Letters to the editor

LETTERS: Send letters to the editor to olivia.barnes@fairfaxmedia.com.au
LETTERS: Send letters to the editor to olivia.barnes@fairfaxmedia.com.au

Great Wage DebateĀ 

It is with no great pleasure that I am compelled to comment on the wage debate in Australia.

Let me say that neither party Labor or Liberal, or public commentators (with one or two exceptions) have a clue about how to increase wages; their words make little sense.

It is not wages that are too low, but that the costs of living are too high.

And what are these costs, rents, house prices, taxation and land prices in general.

The speculation (mania for investing in property/houses) feeds into the whole economy and this is aided and abetted by negative gearing.

The result being that vast sums of money (billions) are being used by landowners, investors, and landlords and not for the production of beneficial wealth.

This wealth should be available to invest in the productive enterprises creating enormous job opportunities and therefore wage justice.

How do we fix it? Drastically cut taxation on wage earners and business enterprises, and instead collect the annual tax (ie rates) on unimproved land.

Do you realise that unimproved land value is created by the presence of the community, and the utilities and infrastructure (ie roads) built by the community.

It is this tax (or rental) that should be the basis of consolidated revenue for the community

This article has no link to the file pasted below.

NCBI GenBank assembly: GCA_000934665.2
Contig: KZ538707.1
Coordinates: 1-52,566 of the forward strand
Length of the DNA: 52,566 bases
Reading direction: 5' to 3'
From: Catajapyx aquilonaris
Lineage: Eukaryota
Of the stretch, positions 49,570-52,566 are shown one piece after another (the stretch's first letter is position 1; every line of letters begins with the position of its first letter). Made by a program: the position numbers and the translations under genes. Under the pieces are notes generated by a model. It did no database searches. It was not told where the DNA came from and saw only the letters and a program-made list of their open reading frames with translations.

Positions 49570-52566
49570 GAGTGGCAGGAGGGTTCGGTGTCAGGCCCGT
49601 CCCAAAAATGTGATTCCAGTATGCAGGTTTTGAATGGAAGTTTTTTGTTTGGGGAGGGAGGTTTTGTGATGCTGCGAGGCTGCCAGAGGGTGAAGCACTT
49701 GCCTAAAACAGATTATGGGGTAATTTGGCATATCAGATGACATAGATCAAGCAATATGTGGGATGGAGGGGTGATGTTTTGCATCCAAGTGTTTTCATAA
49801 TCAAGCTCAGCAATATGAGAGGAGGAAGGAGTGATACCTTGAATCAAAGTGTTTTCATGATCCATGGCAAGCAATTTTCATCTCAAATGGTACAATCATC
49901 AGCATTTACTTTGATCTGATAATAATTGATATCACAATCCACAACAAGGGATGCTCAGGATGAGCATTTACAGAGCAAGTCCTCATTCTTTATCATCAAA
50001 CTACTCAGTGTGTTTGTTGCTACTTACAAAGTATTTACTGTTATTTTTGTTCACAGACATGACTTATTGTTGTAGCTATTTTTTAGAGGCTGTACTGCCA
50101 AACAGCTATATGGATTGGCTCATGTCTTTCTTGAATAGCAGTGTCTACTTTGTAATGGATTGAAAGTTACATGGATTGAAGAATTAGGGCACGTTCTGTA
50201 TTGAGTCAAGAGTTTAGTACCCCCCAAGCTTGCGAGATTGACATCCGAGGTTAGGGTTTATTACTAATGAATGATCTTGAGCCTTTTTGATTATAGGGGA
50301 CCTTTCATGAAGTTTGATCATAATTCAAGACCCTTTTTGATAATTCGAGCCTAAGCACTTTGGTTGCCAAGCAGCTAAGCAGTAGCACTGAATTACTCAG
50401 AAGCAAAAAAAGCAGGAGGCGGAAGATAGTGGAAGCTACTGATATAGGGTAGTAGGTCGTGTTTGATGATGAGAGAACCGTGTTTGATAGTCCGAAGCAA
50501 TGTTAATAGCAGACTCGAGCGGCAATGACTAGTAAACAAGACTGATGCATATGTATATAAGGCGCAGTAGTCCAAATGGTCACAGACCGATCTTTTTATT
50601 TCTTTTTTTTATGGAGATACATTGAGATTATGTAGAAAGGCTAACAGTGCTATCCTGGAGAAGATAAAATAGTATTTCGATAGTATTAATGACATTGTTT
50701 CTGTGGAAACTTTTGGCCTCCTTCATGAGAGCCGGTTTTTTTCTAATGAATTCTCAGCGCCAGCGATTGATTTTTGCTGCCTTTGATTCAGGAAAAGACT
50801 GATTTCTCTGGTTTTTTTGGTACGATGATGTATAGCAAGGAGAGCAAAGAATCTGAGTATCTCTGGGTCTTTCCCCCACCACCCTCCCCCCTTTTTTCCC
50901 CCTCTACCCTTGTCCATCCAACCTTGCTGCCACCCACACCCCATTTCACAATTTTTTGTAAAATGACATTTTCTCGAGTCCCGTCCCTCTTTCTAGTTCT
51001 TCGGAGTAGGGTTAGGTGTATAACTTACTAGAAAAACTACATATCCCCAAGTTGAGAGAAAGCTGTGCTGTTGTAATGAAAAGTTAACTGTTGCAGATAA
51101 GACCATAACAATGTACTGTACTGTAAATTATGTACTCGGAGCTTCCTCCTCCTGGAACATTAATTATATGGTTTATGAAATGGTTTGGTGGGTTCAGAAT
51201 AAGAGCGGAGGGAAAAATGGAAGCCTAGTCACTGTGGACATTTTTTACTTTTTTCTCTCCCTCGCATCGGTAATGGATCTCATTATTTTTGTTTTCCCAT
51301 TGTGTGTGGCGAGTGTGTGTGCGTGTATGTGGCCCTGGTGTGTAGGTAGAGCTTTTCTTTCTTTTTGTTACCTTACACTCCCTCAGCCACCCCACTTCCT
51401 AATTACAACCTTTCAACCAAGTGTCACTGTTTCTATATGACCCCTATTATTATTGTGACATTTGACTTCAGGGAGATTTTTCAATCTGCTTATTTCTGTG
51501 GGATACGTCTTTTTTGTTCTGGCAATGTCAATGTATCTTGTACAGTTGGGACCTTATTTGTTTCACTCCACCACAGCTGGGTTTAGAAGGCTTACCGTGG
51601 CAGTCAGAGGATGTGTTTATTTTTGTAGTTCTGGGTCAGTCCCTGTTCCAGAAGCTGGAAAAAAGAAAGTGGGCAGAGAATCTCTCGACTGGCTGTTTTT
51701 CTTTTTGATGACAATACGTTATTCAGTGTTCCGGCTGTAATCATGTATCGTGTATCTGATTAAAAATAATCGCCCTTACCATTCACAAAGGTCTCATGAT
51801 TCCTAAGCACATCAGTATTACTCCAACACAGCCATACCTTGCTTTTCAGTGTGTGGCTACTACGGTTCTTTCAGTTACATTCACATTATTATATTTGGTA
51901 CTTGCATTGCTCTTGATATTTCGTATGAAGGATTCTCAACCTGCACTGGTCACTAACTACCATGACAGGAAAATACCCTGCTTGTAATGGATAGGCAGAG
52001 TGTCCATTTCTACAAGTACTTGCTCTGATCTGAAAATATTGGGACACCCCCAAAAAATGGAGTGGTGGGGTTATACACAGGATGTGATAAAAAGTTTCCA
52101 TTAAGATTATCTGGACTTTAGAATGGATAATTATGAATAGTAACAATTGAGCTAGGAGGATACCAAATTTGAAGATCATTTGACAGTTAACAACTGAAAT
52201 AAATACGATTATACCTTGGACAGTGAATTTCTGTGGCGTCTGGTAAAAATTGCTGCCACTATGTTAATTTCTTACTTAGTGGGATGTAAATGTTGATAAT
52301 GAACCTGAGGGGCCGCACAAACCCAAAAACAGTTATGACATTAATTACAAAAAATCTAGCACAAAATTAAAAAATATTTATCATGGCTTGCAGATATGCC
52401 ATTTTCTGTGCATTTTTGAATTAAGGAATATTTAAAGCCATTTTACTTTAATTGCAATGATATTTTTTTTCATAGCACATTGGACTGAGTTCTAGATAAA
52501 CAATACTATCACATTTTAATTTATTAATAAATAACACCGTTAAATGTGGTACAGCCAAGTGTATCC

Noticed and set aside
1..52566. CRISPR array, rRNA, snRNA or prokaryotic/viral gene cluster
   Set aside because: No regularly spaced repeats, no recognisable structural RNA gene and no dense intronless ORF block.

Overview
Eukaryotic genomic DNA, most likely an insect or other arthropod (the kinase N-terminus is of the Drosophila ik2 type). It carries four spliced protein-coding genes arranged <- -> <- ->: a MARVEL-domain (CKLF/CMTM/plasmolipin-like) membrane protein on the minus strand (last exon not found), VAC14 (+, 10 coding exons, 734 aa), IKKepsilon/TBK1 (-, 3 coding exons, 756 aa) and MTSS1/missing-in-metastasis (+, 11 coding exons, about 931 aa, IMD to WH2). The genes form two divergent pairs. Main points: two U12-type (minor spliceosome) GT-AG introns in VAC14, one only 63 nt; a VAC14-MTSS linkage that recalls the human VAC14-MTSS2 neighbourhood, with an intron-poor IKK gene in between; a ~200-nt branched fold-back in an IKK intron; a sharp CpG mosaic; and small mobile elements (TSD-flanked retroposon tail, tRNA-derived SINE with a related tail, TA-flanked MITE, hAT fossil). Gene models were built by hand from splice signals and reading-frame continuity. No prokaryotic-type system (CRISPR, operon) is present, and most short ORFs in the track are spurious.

All members of the community have the right to live a good life and enjoy the benefits from living in the country called Australia, but obviously we can't all be land owners or land holders.

Unimproved land value just means that the improvements and buildings are the property of the land owner (ie land holder) and it is the improved value that should not be taxed.

The unimproved value is created by the community at large, and it is this value that should be taxed (as rental/rates) by the government.

If this was done then Australia would surely be a land of opportunity and prosperity for all, not just a privileged few.

TREVOR SCHUBERT

Port Lincoln

Dump decisions affect region

The radioactive waste dump near Kimba is currently on hold waiting for the courts to decide whether the Barngarla people have a right to vote.

This whole process has caused a lot of anguish in the electorate of Grey after being off and then on again.

The rule changing on the run makes the current situation a disgrace.

Financial inducements and the right to vote have been restricted to small vulnerable council areas and do not reflect equal or fair distribution to all of the individuals affected by the radioactive waste dump sites.

The legislation requires broad based community consent.

Established legislation has been twisted to suit getting a waste dump somewhere.

The promised community payments of $44 million cannot be paid until the current law is changed.

At present the community funds are only to be used within the Kimba district council area.

If you live outside of Kimba or Hawker the upcoming federal election is the only vote you have to say no.

The personal connection of Kimba being nominated for a waste dump and ongoing political maneuvering by the current member for Grey cannot be overlooked.

There are far better options for radioactive waste in Australia and a vote for the current member could mean a radioactive waste dump is put on very good farming land in the centre of Eyre peninsula and this toxic waste is likely to be brought through your local town or port.

TERRY SCHMUCKER

Cootra